Denchai is unlucky in love. A nerdy, unassuming fellow, he is a phantom in the office, where he works in IT. He rarely gets noticed and never gets credit for projects that he’s worked on. He soon develops a fondness for Nui, especially after she takes a surprising interest in him after he fixes her computer. This glimmer of hope could be seen as a window of opportunity for Denchai, but he is too shy to ask her out.
Soon, it’s announced that the company is taking their employees on a ski vacation to Hokkaido, Japan. Upon arrival, Denchai takes a walk and encounters a gate with a “love bell,” which people can ring to wish for love. At first, he shrugs it off, but then in a moment of loneliness, he rings the bell and wishes that Nui was his girlfriend, even for just one day. Suddenly, Nui whisks down the ski slopes and crashes right in front of him, where she loses consciousness.
Denchai rushes her to the hospital, where she regains consciousness, but is suffering from short-term memory loss, which according to the doctor, will last one day. The first person she sees is Denchai, waiting by her bed side, but she doesn’t know him. Denchai, taking the opportunity, tells her he’s her boyfriend. Believing him, they spend their day as a couple.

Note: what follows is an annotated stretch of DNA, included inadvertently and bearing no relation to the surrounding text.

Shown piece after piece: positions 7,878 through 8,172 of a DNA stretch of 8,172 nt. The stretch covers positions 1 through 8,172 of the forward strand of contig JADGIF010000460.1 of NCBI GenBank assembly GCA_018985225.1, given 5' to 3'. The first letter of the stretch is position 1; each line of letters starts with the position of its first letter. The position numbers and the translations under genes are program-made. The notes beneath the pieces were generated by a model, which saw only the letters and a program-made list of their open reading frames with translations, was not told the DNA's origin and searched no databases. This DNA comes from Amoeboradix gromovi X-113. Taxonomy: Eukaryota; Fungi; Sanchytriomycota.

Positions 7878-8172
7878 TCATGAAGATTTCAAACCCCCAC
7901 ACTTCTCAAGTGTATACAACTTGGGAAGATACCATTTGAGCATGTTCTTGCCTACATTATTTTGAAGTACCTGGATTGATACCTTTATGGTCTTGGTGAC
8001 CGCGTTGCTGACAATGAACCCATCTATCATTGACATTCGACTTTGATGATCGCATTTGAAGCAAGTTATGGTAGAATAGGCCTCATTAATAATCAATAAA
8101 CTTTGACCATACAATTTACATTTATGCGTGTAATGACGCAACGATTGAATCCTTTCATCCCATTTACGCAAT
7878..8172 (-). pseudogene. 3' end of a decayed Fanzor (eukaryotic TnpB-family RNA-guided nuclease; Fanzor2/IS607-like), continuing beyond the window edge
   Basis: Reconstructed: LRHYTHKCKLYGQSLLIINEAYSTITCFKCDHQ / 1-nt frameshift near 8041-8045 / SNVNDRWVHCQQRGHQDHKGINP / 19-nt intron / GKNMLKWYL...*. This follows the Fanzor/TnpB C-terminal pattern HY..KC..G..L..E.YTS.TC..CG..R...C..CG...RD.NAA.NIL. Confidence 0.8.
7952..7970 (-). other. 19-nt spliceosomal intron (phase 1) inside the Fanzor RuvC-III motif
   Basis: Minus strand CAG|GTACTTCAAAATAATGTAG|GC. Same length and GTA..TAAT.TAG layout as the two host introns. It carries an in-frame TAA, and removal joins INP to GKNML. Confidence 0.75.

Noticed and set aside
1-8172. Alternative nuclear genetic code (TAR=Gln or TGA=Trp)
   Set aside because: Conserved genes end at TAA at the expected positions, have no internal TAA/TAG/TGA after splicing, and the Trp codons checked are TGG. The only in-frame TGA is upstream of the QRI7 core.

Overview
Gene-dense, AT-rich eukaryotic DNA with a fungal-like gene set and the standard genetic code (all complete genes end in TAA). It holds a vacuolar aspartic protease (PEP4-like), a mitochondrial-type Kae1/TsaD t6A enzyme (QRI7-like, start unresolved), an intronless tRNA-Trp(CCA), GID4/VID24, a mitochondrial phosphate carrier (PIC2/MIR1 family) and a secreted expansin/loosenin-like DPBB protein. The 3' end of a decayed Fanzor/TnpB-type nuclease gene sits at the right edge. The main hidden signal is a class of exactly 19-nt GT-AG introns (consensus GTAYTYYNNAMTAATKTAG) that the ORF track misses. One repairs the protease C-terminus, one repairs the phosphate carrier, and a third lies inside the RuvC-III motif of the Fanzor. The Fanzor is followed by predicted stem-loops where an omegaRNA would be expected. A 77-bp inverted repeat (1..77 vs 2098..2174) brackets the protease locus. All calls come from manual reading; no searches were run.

The plot may read a bit outrageous (and a bit creepy), but director Banjong Pisanthanakun, who directed Thailand’s highest grossing film of all time PEE MAK (HIFF 2013) as well as HELLO STRANGER (HIFF 2011) and co-directed the horror film SHUTTER (HIFF 2004), crafts a heartfelt and sentimental romantic comedy set in the fluttering snow of Hokkaido.